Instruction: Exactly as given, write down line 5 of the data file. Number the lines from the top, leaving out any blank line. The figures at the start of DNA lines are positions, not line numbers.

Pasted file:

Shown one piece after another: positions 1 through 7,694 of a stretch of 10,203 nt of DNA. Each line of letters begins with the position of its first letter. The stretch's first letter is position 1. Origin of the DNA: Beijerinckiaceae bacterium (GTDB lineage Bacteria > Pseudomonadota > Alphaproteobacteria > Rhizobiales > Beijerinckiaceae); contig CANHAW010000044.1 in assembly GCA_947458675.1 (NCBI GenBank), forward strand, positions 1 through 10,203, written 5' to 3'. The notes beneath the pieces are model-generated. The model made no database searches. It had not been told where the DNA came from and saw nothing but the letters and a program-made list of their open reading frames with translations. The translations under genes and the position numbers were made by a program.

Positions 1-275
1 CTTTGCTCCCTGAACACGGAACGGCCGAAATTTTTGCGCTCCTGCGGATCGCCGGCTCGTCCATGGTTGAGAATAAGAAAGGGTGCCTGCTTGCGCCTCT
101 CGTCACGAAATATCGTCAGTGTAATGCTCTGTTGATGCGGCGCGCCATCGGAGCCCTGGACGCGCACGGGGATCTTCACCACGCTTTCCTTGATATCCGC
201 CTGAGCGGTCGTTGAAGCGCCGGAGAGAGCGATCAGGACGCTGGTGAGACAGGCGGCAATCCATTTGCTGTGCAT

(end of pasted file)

201 CTGAGCGGTCGTTGAAGCGCCGGAGAGAGCGATCAGGACGCTGGTGAGACAGGCGGCAATCCATTTGCTGTGCAT